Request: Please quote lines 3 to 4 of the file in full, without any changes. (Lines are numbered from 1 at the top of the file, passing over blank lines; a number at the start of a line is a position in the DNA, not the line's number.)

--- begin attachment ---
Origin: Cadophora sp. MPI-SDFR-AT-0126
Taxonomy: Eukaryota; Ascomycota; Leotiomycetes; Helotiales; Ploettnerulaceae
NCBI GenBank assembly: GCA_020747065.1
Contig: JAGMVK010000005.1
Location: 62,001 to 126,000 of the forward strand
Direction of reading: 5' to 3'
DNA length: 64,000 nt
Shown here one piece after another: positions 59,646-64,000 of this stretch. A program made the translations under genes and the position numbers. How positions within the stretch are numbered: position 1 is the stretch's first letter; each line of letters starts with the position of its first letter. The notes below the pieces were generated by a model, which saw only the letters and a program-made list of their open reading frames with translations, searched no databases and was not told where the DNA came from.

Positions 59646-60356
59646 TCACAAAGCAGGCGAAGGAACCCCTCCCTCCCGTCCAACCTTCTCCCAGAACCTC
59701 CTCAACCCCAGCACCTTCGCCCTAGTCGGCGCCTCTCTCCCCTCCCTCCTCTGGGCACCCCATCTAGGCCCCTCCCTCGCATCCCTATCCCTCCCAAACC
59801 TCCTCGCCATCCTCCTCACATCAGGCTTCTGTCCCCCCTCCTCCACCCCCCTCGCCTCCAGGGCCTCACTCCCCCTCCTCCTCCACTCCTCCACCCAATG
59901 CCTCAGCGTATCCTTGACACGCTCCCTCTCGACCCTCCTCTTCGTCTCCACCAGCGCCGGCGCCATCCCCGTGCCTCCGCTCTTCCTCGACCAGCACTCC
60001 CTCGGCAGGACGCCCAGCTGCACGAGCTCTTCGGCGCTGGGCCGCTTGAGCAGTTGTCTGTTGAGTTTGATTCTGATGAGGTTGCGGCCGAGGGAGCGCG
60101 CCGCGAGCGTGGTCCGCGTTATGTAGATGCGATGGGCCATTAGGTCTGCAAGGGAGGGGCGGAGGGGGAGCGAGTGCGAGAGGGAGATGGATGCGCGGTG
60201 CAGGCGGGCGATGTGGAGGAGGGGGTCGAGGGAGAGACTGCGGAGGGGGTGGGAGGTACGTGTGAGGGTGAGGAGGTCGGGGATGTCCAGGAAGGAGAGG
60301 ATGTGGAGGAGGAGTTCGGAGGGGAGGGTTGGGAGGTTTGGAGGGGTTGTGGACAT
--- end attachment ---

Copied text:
NCBI GenBank assembly: GCA_020747065.1
Contig: JAGMVK010000005.1